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Italy: Coalition talks nearing end as populist parties look to nominate PM

Italy's anti-establishment 5 Star Movement and the far-right League moved closer to forming a coalition government and nominating a prime minister. The populist parties are expected to announce their decision on Monday.

The euroskeptic Five Star Movement (M5S) and the anti-migrant League made progress in talks to form Italy's next government, according to party leaders and media reports on Sunday.

The two prior rivals have been locked in negotiations since Thursday to combine their differing election platforms and have come to an agreement on their nomination for prime minister.

Where coalition talks stand

  • The parties have agreed their government program and will present their nomination for prime minister to Italy's president on Monday, reported press agency AGI.
  • "It has been a very productive day," M5S head Luigi Di Maio told reporters following coalition talks in Milan with the League.
  • Matteo Salvini, the head of the League, said the parties made progress in agreeing plans to cut taxes, increase welfare and boost efforts to stop irregular immigration.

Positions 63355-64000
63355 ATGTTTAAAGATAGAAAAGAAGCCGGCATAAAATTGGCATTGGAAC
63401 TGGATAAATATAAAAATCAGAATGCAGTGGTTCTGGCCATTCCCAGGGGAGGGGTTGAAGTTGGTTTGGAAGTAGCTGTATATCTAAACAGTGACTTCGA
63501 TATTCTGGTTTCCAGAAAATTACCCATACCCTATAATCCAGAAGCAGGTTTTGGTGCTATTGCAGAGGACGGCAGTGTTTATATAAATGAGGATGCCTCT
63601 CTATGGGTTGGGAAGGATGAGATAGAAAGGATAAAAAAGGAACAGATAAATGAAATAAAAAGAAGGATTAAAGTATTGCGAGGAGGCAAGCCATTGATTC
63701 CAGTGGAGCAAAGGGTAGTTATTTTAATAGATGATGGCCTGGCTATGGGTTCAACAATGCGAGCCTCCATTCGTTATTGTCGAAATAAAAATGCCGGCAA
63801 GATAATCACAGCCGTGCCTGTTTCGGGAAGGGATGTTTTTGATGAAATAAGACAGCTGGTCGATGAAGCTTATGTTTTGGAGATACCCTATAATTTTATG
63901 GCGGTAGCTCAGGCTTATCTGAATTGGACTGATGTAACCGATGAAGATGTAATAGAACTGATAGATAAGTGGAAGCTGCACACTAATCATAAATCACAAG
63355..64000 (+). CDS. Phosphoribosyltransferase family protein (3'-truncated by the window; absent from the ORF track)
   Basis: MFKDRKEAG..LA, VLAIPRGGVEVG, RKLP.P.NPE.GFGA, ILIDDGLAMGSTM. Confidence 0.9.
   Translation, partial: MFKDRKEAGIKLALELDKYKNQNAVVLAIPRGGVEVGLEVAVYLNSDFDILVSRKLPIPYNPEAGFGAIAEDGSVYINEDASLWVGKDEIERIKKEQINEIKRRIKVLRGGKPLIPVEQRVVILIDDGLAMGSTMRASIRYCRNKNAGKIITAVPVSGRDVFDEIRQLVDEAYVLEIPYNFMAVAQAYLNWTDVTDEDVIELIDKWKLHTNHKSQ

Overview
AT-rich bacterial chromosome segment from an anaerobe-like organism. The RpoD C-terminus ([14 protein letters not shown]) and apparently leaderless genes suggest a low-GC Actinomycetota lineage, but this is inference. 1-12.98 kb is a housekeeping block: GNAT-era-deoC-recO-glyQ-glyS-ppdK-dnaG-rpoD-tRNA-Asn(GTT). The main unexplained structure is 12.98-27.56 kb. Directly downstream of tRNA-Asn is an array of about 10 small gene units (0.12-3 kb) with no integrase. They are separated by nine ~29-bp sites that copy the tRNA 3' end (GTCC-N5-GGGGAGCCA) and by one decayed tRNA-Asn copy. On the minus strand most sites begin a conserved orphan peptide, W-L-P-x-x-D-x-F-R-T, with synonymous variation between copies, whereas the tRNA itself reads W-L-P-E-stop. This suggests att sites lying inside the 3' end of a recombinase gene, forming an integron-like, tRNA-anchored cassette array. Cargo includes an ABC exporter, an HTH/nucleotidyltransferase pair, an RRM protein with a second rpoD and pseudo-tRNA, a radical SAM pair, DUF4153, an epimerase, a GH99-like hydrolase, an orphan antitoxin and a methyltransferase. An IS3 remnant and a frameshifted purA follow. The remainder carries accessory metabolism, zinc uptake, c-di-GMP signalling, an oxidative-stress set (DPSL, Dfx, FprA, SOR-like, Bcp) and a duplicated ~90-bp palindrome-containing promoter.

• If their coalition talks succeed, they will be the first anti-establishment government in Italy as well as in western Europe.
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Who could be the next prime minister?

No names of potential candidates have been mentioned so far. However, neither Di Maio nor Salvini want the other to become Italy's next premier.

The leaders have been trying to find a "neutral" candidate with no allegiance to either party to lead the government.

Italian President Sergio Mattarella reminded the parties on Saturday that the constitution grants him the final say over nominating the next premier and that he doesn't have to accept their recommendation.

Read moreItalian President Sergio Mattarella calls for 'neutral government'

Why are they working together? In the March 4 vote, M5S garnered 32 percent of the vote while the League-led right-wing coalition managed garnered a combined 37 percent. Both sides failed to reach the 40 percent necessary to govern.

M5S agreed to work on forming a coalition with the League if they dropped their alliance partner Forza Italia — a party led by former Prime Minister Silvio Berlusconi. Last Wednesday, Berlusconi said he wouldn't prevent the parties from forming a government.

What do the parties want? Both parties are euroskeptic and reject what they view as Brussels' budget limitations. They also both want to hold a referendum on Italy's membership in the Eurozone. The League is also a proponent of hardline immigration policies.

Read moreOpinion: Italy's uncertain political future

What happens next? The parties will present their agreement and prime minister nomination to the president on Monday. If the president accepts the nomination for prime minister, the post could be filled within days.

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rs/aw (AFP, dpa, Reuters)

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